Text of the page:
You arrive in this modern music industry and all the things that you were really excited about aren’t quite the same anymore. It’s sad but at the same time I think that if enough people cling on to albums then maybe they will take on a new life of their own.

Do you think Love Letters adds to that? It’s full of pop songs and it was recorded traditionally…
Yeh, probably to a point it does, but there is also this kind of selfish thing of me just wanting to do what I want to do and fulfil my own little dreams, which I’ve had since a teenager. Hopefully there are a few people – young people most importantly, teenagers – who take an interest in why it is like it is and it maybe turns them on to other stuff.

Anyway, I guess all that stuff – social media and all of that – I feel like I’m too old! I’m not but to me it’s very odd. A lot of the early stuff that happened with Metronomy was done through MySpace but now if you think about MySpace, things have moved on so much since then and people have really harnessed the power of these things. You know when you see any band poster it has the Facebook logo and the Twitter logo and all this stuff… I guess everyone is aware they are advertising these companies but to me it’s just weird. I remember on the Nights Out album it has a MySpace address on it! It seems really normal to constantly advertise these huge companies who are not really helping out the music industry at all. I’m just trying to live my dream and forget about all these sinister things that you have to do!

Maybe it’s to do with the way you’ve always listened to music…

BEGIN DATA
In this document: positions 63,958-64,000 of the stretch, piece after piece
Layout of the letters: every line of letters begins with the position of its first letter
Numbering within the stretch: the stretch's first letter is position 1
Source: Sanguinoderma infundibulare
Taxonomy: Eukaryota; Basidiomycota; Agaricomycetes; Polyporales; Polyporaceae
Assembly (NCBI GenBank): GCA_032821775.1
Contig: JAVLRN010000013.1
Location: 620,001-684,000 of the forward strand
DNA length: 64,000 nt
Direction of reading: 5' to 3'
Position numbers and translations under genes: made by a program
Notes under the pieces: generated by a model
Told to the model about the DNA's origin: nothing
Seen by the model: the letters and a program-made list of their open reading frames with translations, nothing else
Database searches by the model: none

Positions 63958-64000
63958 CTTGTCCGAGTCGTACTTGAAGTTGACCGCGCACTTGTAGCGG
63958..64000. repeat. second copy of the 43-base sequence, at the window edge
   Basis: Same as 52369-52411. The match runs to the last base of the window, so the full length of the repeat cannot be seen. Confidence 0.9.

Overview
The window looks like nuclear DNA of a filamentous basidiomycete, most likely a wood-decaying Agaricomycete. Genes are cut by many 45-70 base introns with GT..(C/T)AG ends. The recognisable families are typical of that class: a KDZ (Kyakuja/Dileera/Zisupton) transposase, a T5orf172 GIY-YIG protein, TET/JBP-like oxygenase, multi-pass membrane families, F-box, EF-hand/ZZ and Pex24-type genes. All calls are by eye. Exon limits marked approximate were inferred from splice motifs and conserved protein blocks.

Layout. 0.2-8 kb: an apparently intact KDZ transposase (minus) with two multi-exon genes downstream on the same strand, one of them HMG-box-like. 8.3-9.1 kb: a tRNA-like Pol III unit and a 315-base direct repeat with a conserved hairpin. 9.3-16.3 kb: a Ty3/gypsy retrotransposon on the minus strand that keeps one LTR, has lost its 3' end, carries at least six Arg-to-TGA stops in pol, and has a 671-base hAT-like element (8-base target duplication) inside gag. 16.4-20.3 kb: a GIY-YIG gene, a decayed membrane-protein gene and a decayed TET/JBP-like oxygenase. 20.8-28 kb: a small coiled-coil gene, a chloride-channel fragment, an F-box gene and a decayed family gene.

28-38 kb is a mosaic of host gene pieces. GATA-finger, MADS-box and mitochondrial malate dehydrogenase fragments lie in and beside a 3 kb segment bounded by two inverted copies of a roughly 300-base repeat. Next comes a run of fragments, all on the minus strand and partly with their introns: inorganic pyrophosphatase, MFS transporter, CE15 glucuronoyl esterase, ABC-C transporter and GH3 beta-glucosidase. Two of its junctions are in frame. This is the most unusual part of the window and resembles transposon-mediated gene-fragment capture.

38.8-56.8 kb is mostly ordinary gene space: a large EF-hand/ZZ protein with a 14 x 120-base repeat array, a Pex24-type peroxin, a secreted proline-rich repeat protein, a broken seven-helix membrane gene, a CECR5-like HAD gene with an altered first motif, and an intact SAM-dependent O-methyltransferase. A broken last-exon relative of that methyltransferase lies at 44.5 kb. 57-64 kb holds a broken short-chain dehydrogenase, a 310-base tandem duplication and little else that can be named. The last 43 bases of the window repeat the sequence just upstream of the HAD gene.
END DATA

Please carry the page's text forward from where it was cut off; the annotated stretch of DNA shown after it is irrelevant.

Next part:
There’s definitely nowadays singles artist and luckily Metronomy sells albums, and enough to keep going. But then you get people who will sell two million singles but then not really do anything with their album. I’d much rather be able to make albums than be forced to do singles.

Yeh! I started making music on my own and I’d been singing stuff. In secret, I’d always put on a girl’s voice and sing into an old recorder in my bedroom. I’d imagine that the song was for someone else – I just hadn’t met her yet! So I’d sing these little high-pitched ideas that were actually quite elaborate and expressive because I didn’t think anyone would ever hear them!

The first song, Dancefloors, on Nights Out, is probably the first time I wrote and sung but I did that probably a year or two before the album was released.

I’d been doing it for a long time but it took a long time to feel comfortable with me being the person to sing.

Do you labour over the hooks or do they come quite easily for you?
So much of it is done without thinking, you know? If I’m working on the idea of a song it’s something hooky that will make me keep working on it. I think, for me a lot of the hooks are in the bass guitar or a different part of the track where you wouldn’t necessarily think to look. I don’t always think everything needs a top line. I’ve worked with a few other singers and I’m aware with more poppy stuff you do need to have a hook of some kind but for now, at least, there’s no one involved from a major label or something, telling me I need more hooks! So for now, at least, I don’t struggle over hooks too much!

Is there anyone you’d really like to produce?
I was talking to a publisher guy not so long ago and he was asking if I’d be open to the idea of working with other people. I said, ‘Yes of course, I’d love to work with other people’. And he said, ‘What would you think about working with Solange Knowles?’ And I thought, ‘I’d rather be working with Beyonce!’ She’s managed to turn herself from a member of a girl band into someone like Tina Turner. She’s someone who has very interesting albums and production, and an interesting style. So yeh, I’d love to work with someone like her. But then I love the idea of getting involved with someone who’s not a huge artist and helping them to find a style. Then maybe they’ll be the next Beyonce? I’d love to work with someone who’s young and hasn’t been altered by the industry.